Posted on January 2nd, 2008
Some recent changes at the Suter Science Center at EMU are aimed at heightening educational and entertainment benefits to many area students and families.
The Kodiak bear is one of many exhibits that draw in hundreds of area elementary students each year.
The M.T. Brackbill Planetarium, a 40-year mainstay at the Science Center, gave its final public programs during the spring of 2007. The main reasons – the nearly-prohibitive cost of replacing the worn-out Spitz planetarium projector and the difficulty of keeping the program going with the retirement a year ago of John L. Horst, the last faculty member with expertise and keen interest in astronomy.
Planetarium Becomes Workshop
But rather than boarding up the facility, Dr. James M. (Jim) Yoder, associate professor of biology and current curator of the adjacent D.R. Hostetter Museum of Natural History, floated an idea – why not convert the space into an exciting circular classroom with educational displays and hands-on workshops, while also keeping the museum and the animal head room open.
Which is exactly what’s happened. Over the past year and a half Dr. Yoder worked with museum education director Christine Hill, former curator Dr. Clair Mellinger and EMU biology students to renovate the planetarium, overhaul the museum education program and update the museum displays and marketing materials.
The refurbished planetarium space became the “Discovery Room,” a classroom for conducting workshops and a display area for larger specimens such as the giant Kodiak brown bear that stands upright in its center. EMU art professor Dr. Cindy Gusler also contributed to the renovation by painting a 100-foot mural depicting endangered birds and plants on the interior wall of the room.
More Space, More Exhibits
Jim Yoder, museum curator and associate professor of biology at EMU, involves a visiting class of students in a nature exhibit.
Many remarkable fossil and minerals specimens from the late biology professor D. Ralph Hostetter’s collection had been in storage because of lack of space in the museum. These specimens, along with other newly acquired large mammals like a black bear, American bison and Rocky Mountain goat, have also found new homes in the expanded museum.
The Discovery Room, which opened in September, also features centers for children to actually touch and experience rocks and minerals, marine creatures, amphibians, reptiles and mammals.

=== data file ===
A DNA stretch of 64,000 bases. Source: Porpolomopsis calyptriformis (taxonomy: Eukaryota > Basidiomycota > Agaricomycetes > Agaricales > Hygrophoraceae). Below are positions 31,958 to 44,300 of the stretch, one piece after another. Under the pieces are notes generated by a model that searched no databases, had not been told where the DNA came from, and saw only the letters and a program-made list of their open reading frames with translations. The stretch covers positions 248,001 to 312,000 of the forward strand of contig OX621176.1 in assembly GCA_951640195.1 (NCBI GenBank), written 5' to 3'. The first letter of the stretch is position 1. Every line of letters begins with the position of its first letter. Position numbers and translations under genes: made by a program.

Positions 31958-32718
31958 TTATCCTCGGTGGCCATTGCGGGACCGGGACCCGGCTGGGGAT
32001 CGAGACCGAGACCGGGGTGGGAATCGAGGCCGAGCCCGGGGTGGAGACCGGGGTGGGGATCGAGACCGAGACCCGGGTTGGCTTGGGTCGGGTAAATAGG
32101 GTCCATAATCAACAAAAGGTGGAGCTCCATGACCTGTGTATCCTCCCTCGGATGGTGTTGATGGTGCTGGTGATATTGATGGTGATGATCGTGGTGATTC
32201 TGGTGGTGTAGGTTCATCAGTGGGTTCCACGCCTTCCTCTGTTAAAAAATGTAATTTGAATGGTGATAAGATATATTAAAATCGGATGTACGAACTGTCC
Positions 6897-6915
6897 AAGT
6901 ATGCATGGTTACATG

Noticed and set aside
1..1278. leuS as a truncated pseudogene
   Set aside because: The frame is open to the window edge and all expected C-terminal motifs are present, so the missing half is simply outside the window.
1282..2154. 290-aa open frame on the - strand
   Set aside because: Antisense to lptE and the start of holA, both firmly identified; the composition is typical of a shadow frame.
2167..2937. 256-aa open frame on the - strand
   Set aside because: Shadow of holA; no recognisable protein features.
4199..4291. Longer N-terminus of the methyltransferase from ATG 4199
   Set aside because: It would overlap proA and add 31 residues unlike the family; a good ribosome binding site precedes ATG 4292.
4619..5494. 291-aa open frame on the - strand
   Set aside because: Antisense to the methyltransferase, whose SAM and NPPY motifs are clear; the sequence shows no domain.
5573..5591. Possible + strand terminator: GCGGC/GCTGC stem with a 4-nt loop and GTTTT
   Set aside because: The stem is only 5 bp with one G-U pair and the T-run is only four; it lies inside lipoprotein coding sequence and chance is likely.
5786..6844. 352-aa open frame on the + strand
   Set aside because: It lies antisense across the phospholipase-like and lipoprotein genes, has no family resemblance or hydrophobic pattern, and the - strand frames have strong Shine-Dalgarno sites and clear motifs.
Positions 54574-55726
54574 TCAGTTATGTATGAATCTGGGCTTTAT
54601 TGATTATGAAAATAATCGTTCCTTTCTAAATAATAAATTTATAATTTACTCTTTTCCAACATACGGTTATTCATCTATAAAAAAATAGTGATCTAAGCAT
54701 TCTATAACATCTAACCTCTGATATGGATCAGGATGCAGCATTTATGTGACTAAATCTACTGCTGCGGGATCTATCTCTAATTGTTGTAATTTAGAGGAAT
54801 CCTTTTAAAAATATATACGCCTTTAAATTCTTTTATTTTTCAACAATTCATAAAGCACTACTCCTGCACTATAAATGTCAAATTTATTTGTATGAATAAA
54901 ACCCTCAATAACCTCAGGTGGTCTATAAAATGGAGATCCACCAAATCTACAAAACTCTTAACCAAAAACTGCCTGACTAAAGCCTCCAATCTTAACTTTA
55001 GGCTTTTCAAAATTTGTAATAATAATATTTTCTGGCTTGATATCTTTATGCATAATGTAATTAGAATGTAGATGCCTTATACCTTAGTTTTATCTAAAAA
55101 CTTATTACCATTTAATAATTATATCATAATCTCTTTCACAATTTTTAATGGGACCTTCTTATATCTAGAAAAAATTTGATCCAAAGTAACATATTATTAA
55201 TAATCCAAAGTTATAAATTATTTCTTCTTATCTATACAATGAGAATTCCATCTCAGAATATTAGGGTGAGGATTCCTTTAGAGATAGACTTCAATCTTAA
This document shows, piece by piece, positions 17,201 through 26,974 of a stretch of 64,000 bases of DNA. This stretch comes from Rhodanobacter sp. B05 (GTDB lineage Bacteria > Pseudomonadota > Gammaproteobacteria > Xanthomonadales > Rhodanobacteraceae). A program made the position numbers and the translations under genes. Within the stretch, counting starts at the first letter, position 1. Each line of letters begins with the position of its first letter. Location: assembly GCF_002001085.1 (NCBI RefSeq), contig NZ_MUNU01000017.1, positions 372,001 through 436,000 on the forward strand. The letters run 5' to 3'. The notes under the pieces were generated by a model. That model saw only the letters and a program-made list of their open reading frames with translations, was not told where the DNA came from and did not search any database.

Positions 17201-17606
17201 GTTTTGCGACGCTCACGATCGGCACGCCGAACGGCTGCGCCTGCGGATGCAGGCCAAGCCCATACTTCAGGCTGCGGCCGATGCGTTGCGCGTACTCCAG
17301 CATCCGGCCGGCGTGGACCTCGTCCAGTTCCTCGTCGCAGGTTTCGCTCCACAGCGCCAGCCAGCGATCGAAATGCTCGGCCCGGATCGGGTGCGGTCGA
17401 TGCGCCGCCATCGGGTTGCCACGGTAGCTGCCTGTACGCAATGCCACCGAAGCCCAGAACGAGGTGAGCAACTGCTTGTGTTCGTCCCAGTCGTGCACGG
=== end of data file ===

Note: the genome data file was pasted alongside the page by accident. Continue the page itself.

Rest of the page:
Workshops are offered that meet specific requirements for Standards of Learning (SOL’s) in Virginia and West Virginia. They include Getting to Know Rocks and Minerals, Amazing Animal Adaptations, Discovering Owls and Exploring the World Around You. There are also stations that allow kids to handle fossils and bird study skins, make animal track prints and hold live starfish and sea urchins.
“We hope to add more workshop possibilities in the future, like a focus on the Chesapeake Bay, for example,” Dr. Yoder said. “The Discovery Room helps reinforce what is being taught in the classroom. It also provides a fun way to learn and get students excited about science,” he added.
EMU Students Practice Teaching
Not only does the Discovery Room benefit student groups, but it also gives EMU biology and education major students an opportunity to practice their teaching skills, set up lessons and apply what they are learning in classes.
Ethan Zook, a junior biology and education major who works in the Discovery Room, said that “seeing the kids get excited about what they learning, and about science” is his favorite part of working in the Discovery Room. Zook hopes “more education classes and faculty will be able to get involved.”
The Discovery Room and the D. Ralph Hostetter Museum of Natural History are open to the public to visit 2-4 p.m. Sundays when EMU is in session.
School groups (maximum of 75 students), church groups, community organizations or clubs wanting to visit should call Cheryl Doss at 540-432-4400 or e-mail: email@example.com.
Aubrey Bauman is a senior digital media major at EMU from Mechanicsburg, Pa.